For funeral homes, there’s little that matters more than reputation.
Unfortunately, there are a lot of actors in the industry who employ high pressure sales tactics and leave families feeling like they’ve been swindled. This has made consumers very wary of funeral homes with anything but a spotless reputation – in part because of stories like this one about pre-payments being mishandled.
There are a few ways people find businesses – and funeral homes, specifically. The biggest attractor of clients is probably still word of mouth – people will choose the funeral home that their family members and other loved ones recommend.
Other people are very research-oriented, and will go online to find the best funeral home. Even if a funeral home has been recommended to them, they’ll almost definitely check its reviews before committing to so much as a phone call.
Here’s where things get a bit complex. You want to have almost exclusively positive reviews in order to attract those research-minded clients. You also want a very large number of reviews because a constant stream of reviews will help you perform better on search engines, attracting those clients who always go online to find businesses.
Basically, you need a review management strategy. We’re going to provide you with one, then give you some tips on how to respond to reviews. For more info, click on
Review management for funeral homes
Finding reviews and claiming your profile
Your first step is going to be finding out where you’re being reviewed. Funeral homes have some advantages on this front compared to other businesses – it’s unlikely you’re being reviewed on, say, TripAdvisor (though they’re still worth checking).
You’ll want to check sites like Yelp. You’ll also want to check Facebook, Google, the Better Business Bureau, and other popular review sites. In Canada, Three Best Rated often performs well in search engines – they only pick 3 businesses in any given area to list, but it could be worth contacting them and making sure your listing is accurate.
The next step is to claim your listing on all relevant sites. We’ve already done a comprehensive guide to Google My Business that covers claiming your listing on Google. Most review sites allow you to claim your listing for free – it’s definitely worth the effort.
Creating a review management schedule
Now that you know where you’re being reviewed and you’ve claimed your profile, you can start managing reviews.
This might go without saying, but review management isn’t as simple as deleting your bad reviews on sites that give you that option to. In fact, doing so is a very bad idea.
Doing review management properly takes effort. Optimally, you’ll be responding to every single review you get across all platforms, good or bad. That’s going to take some time – especially if you’re only starting to manage your reviews now.
Once you’ve gone through the backlog (we’ll teach you how to respond to reviews in the next section), you’re going to create a schedule so you can stay on top of new reviews. You can get review management software that notifies you when you get a new review, but for many businesses, checking reviews once a day is sufficient.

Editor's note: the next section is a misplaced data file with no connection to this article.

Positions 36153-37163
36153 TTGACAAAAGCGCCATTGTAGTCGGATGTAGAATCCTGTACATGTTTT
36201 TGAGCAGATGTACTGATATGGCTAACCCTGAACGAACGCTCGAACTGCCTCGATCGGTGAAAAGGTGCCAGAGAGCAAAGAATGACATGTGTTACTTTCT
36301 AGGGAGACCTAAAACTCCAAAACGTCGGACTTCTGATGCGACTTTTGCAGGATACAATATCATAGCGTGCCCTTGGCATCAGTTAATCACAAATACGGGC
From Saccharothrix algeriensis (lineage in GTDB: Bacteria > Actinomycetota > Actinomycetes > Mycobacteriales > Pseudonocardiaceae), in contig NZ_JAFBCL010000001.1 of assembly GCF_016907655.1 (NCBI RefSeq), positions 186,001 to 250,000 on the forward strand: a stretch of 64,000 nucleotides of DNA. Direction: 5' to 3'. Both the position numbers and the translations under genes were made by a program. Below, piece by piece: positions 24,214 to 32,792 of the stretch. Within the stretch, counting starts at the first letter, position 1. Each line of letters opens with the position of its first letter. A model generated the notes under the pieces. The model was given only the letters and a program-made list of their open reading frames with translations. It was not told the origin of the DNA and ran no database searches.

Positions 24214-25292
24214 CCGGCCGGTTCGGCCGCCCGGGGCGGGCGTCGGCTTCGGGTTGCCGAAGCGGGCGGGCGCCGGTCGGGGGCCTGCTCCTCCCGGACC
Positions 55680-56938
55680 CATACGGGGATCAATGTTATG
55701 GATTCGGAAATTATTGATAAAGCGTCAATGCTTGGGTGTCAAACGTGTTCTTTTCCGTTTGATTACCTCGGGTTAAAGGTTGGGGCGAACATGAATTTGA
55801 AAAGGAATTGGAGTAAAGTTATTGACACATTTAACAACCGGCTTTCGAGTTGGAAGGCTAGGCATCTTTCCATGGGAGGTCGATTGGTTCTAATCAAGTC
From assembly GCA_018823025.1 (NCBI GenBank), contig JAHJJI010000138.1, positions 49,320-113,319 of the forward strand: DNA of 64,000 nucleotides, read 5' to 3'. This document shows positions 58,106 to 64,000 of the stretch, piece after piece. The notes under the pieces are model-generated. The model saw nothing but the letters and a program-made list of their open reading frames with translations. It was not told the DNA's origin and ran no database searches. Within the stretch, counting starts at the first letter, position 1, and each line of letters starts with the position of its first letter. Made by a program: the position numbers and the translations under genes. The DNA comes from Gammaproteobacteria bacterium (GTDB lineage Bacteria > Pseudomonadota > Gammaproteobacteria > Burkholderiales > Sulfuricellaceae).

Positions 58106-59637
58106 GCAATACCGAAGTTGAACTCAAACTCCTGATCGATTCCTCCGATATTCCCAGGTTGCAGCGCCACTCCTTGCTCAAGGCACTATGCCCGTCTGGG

The rate at which any two businesses get reviews can be markedly different. Funeral homes tend not to get very many reviews, so you might start by checking your reviews once a week.
In our next section, however, we’re going to try to get you more reviews. Remember, the more reviews you get, the better you’ll rank in search engines (as long as the majority of your reviews are positive).
Getting more reviews for your funeral home
If you want more reviews (and you do), you have to ask for them. Obviously, the timing on this is a bit delicate – you don’t want to say “I’m so sorry for your loss, please give us a 5-star review on Google, it really helps out our business”. Instead, consider sending follow-up emails or texts that (gracefully) ask for reviews.
Another way to get more reviews is by using review management software. There are various ways to build this type of software – look for a service that offers:
- A way to weed out bad reviews (more on those in the next section)
- Automated messages sent after a certain trigger has been met (i.e. two weeks after the service)
- Customizable messages
- Review monitoring
Once you start asking your clients for reviews, you’ll notice an influx. That’s when you’ll start having to monitor your reviews more frequently.
Responding to reviews
You want to respond to each and every review. Positive reviews are simple: you can say something like “Thank you for the kind words” or even “Thank you for the review”. You can also opt for more personalized responses – this is an industry where client care is of the utmost importance, after all.
Responding to negative reviews can be trickier – you’re going to want to take them offline. You don’t want to have a public dispute with the person who is reviewing you.
That means you’ll want to respond with something like “I’m sorry to hear your experience with us didn’t meet your expectations – our funeral director will send you an email to see how we can make things right”.
From there, follow up! Meet with them in-person, over the phone – whatever works best for them – and try to solve their problem. When this is done right, you can turn a negative experience into a positive experience – and a negative review into a positive review.
There are review management softwares that can help take some of the load off – instead of posting bad reviews, they send the reviews directly to you so you can manage them in-house and offline.
While review management can take a lot of work, it’s well worth the effort – you improve your image and improve your ranking in search engines. You don’t have to do it alone, either – we are here to help.